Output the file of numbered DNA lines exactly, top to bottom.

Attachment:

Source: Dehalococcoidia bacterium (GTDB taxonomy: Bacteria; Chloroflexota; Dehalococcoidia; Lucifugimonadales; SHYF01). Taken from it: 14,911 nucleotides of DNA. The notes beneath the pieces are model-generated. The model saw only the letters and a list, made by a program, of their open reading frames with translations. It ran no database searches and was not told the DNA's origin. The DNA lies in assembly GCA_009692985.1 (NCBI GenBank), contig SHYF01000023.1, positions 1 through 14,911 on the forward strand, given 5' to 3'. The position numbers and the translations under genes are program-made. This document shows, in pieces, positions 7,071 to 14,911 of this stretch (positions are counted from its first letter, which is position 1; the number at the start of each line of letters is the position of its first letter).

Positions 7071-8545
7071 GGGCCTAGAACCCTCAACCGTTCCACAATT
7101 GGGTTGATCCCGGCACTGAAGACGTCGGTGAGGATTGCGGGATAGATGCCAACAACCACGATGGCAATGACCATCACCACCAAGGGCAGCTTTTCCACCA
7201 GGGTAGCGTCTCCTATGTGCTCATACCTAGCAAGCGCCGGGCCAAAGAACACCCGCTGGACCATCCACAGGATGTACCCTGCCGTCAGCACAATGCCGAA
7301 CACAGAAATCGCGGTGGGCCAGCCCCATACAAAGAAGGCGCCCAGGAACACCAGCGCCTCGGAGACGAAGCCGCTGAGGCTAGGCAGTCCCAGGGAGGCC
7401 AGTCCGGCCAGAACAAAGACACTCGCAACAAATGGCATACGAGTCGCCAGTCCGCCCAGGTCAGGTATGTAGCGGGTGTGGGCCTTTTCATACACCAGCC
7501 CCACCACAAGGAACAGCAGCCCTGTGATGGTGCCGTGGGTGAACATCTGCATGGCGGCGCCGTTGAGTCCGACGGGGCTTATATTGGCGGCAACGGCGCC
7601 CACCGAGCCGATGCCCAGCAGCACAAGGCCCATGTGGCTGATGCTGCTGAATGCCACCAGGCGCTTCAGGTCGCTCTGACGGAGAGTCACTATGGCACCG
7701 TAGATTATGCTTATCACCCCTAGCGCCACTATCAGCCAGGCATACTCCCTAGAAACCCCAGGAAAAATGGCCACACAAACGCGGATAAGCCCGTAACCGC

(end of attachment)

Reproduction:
Source: Dehalococcoidia bacterium (GTDB taxonomy: Bacteria; Chloroflexota; Dehalococcoidia; Lucifugimonadales; SHYF01). Taken from it: 14,911 nucleotides of DNA. The notes beneath the pieces are model-generated. The model saw only the letters and a list, made by a program, of their open reading frames with translations. It ran no database searches and was not told the DNA's origin. The DNA lies in assembly GCA_009692985.1 (NCBI GenBank), contig SHYF01000023.1, positions 1 through 14,911 on the forward strand, given 5' to 3'. The position numbers and the translations under genes are program-made. This document shows, in pieces, positions 7,071 to 14,911 of this stretch (positions are counted from its first letter, which is position 1; the number at the start of each line of letters is the position of its first letter).

Positions 7071-8545
7071 GGGCCTAGAACCCTCAACCGTTCCACAATT
7101 GGGTTGATCCCGGCACTGAAGACGTCGGTGAGGATTGCGGGATAGATGCCAACAACCACGATGGCAATGACCATCACCACCAAGGGCAGCTTTTCCACCA
7201 GGGTAGCGTCTCCTATGTGCTCATACCTAGCAAGCGCCGGGCCAAAGAACACCCGCTGGACCATCCACAGGATGTACCCTGCCGTCAGCACAATGCCGAA
7301 CACAGAAATCGCGGTGGGCCAGCCCCATACAAAGAAGGCGCCCAGGAACACCAGCGCCTCGGAGACGAAGCCGCTGAGGCTAGGCAGTCCCAGGGAGGCC
7401 AGTCCGGCCAGAACAAAGACACTCGCAACAAATGGCATACGAGTCGCCAGTCCGCCCAGGTCAGGTATGTAGCGGGTGTGGGCCTTTTCATACACCAGCC
7501 CCACCACAAGGAACAGCAGCCCTGTGATGGTGCCGTGGGTGAACATCTGCATGGCGGCGCCGTTGAGTCCGACGGGGCTTATATTGGCGGCAACGGCGCC
7601 CACCGAGCCGATGCCCAGCAGCACAAGGCCCATGTGGCTGATGCTGCTGAATGCCACCAGGCGCTTCAGGTCGCTCTGACGGAGAGTCACTATGGCACCG
7701 TAGATTATGCTTATCACCCCTAGCGCCACTATCAGCCAGGCATACTCCCTAGAAACCCCAGGAAAAATGGCCACACAAACGCGGATAAGCCCGTAACCGC